If you have an ignition interlock in your vehicle, the coronavirus situation has really ramped up the possibility of getting a positive-for-alcohol violation from using hand sanitizer. My office has recently seen an explosion of positive tests because people have used some kind of alcohol-based hand wash too soon before blowing into their interlock unit. This article will focus on a very real and growing problem that’s doesn’t look like it’s going away anytime soon.
It’s very important to realize that this is a fluid and evolving situation, and things are changing by the day. The Secretary of States’ interlock instructions, written years ago, advise against using ANY kind of hand sanitizer before starting or while operating the vehicle. Now, with the coronavirus situation, people are finding that it’s very hard to go shopping, even with gloves, and then get into their cars without feeling contaminated, so just about everyone is doing some hand-sanitizing before going anywhere.
Unfortunately, some people on the interlock don’t go anywhere at all, because they have a startup failure (this happens when the test result is .25 of higher). A vehicle will start if the positive result is under .25, but it still registers. While I agree that it’s bull$hit if a person gets violated for or otherwise has to explain this later, given the current conditions, as the saying goes, “is what it is.”
My team and I are doing everything we can to help our clients head off a violation, if possible, for this kind of situation. We don’t know yet how this will all play out, because the Michigan Secretary of State (SOS) hasn’t taken action on any of these startup failures thus far. Right now, the state has laid off hundreds of people,, and many SOS employees are doing their best, but working at home.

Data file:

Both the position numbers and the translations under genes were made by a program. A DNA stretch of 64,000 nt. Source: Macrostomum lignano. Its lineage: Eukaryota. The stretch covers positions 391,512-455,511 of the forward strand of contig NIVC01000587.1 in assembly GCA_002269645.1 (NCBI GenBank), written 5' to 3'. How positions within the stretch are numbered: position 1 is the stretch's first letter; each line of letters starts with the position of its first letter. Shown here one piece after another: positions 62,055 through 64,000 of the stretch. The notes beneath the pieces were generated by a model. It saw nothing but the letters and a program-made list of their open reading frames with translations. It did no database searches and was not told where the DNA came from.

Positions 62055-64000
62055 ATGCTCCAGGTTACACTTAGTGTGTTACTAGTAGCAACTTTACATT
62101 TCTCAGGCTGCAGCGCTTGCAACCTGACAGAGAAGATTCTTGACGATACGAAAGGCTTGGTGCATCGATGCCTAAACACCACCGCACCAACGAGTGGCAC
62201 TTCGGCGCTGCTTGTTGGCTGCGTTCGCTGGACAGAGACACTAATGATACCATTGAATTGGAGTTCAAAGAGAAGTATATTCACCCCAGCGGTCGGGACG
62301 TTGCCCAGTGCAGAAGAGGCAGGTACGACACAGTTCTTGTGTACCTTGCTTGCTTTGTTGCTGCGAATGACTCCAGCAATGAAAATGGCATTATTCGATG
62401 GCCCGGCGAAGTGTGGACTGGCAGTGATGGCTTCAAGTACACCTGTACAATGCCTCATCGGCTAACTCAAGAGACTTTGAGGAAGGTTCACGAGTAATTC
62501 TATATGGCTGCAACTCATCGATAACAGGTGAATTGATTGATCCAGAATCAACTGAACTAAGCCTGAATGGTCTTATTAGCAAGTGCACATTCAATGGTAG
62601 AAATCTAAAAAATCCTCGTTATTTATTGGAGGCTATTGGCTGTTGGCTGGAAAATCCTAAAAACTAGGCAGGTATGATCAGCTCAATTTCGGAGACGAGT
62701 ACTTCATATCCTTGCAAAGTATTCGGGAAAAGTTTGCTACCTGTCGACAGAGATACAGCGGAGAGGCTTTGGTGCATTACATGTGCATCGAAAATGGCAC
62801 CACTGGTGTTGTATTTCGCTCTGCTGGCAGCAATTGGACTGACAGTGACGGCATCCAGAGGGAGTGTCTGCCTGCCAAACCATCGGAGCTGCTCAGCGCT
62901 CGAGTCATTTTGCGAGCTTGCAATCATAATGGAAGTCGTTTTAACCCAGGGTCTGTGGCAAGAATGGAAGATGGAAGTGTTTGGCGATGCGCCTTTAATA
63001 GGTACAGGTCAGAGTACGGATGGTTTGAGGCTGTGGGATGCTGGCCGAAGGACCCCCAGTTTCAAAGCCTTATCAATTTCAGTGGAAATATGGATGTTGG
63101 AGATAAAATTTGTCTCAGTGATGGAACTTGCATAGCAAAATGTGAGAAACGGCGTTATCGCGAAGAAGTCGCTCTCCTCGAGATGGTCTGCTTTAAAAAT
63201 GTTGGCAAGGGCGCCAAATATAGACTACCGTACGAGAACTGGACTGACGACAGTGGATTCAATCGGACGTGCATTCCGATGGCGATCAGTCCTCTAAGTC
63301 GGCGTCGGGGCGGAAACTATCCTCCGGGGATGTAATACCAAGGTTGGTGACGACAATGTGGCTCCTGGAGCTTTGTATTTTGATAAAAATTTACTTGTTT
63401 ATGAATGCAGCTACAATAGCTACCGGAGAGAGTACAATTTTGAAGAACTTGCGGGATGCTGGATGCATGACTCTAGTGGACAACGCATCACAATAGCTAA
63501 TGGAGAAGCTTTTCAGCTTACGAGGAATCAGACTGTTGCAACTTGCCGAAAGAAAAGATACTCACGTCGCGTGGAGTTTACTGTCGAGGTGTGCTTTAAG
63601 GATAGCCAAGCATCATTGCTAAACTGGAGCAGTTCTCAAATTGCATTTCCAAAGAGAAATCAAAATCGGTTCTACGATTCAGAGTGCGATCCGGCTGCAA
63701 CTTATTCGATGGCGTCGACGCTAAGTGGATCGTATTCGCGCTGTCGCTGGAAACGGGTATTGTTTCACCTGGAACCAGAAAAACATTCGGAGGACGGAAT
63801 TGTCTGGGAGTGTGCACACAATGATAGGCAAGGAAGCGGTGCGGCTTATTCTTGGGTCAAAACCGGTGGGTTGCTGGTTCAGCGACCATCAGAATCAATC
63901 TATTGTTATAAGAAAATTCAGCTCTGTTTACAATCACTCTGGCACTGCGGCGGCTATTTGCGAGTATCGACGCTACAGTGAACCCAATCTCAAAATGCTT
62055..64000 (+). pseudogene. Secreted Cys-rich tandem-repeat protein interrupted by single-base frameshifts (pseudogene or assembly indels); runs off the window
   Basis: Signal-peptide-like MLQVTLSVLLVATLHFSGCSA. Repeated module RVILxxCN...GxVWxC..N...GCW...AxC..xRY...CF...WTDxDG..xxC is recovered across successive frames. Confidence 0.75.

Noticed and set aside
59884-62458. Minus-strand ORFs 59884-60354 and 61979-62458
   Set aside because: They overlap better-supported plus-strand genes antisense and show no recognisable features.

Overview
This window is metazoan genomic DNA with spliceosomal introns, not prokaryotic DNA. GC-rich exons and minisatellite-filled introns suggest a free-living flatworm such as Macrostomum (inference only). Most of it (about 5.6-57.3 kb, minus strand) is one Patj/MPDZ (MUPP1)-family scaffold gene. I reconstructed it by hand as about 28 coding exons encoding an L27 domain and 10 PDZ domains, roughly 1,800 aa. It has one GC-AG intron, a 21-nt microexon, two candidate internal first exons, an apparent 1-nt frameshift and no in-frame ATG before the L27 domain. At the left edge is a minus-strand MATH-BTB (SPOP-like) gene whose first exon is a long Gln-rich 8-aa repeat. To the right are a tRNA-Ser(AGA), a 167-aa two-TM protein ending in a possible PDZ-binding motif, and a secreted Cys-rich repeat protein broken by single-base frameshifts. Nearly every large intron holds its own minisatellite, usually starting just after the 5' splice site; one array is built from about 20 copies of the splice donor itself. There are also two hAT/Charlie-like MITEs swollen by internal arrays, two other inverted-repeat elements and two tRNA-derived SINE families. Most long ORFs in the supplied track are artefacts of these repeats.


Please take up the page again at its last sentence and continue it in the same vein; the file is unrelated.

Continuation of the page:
As a starting point, and to calm some people down, it’s important to understand that a person must have 3 startup failures in a single monitoring period to be formally “violated.” We’ll explore this in more detail later, but the point here is that a single startup failure will NOT cause someone to have his or her license yanked, even though it will have to be explained to a hearing officer at some point, later on.
By contrast, even a single failed rolling retest WILL result in a formal ignition interlock violation. What makes this so bad is that a formal violation violation begins with the Secretary of State revoking the person’s license all over again.
This can be confusing, especially because the term “violation” is misused by everyone, including driver’s license restoration lawyers, like us.
Although we are as guilty as everyone else by slinging it all over the place, we know what we mean by using the term “violation” in different contexts. The same thing goes for the Secretary of State hearing officers who decide these cases.
Unfortunately, most people who don’t work in this field are not so well-versed in these fine distinctions, so let me clarify:
Technically speaking, a violation occurs either when a person fails to comply with the interlock rules, or the Secretary of State takes some action alleging the person has done so. Usually, if a person “violates,” he or she will receive a written notice of the violation from the SOS, and is informed that his or her license has taken away (revoked) again.
The notice also advises that if he or she wishes to contest the violation, they can request a hearing within 14 days. If a hearing is NOT requested, or if the person requests and attend one, but loses, then his or her license will remain revoked.